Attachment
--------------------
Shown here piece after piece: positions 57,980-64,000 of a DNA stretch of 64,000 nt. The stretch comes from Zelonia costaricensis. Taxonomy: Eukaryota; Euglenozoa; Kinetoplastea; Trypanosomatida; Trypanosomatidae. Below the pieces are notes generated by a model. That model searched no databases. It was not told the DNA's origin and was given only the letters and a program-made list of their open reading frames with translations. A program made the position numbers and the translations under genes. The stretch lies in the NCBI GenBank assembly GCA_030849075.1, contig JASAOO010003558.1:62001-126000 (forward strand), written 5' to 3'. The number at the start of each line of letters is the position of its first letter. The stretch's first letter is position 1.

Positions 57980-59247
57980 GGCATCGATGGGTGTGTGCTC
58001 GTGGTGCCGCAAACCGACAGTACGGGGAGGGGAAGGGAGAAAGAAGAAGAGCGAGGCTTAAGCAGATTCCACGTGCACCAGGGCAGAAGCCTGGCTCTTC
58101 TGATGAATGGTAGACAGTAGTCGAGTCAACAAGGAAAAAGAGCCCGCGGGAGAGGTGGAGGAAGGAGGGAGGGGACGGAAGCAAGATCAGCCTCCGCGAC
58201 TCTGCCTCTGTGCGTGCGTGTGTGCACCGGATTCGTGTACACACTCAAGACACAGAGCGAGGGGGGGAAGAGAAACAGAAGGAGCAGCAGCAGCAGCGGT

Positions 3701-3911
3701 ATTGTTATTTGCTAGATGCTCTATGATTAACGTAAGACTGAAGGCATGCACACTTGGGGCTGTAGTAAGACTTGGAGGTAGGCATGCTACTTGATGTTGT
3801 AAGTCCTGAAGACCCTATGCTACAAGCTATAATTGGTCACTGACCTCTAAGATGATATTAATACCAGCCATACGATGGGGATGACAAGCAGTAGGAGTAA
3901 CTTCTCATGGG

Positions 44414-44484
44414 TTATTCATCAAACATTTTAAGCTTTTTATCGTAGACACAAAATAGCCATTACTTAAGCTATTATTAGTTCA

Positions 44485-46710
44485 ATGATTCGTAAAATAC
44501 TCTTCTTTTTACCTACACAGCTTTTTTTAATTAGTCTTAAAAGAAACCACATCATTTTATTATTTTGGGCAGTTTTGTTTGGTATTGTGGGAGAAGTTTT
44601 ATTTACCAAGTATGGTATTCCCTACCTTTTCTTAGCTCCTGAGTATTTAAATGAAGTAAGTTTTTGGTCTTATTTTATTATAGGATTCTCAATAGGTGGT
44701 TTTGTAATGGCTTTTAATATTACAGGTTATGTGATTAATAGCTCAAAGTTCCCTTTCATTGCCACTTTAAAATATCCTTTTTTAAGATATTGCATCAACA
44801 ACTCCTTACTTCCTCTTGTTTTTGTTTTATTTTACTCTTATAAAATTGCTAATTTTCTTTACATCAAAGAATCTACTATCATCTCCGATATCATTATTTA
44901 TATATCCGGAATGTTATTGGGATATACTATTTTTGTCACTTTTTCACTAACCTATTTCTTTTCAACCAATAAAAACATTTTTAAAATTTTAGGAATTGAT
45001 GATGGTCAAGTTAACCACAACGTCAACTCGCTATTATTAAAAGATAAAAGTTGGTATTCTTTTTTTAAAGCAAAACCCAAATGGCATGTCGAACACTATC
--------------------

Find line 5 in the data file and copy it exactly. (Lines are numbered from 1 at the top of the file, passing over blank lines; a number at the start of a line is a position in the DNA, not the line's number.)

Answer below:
58101 TGATGAATGGTAGACAGTAGTCGAGTCAACAAGGAAAAAGAGCCCGCGGGAGAGGTGGAGGAAGGAGGGAGGGGACGGAAGCAAGATCAGCCTCCGCGAC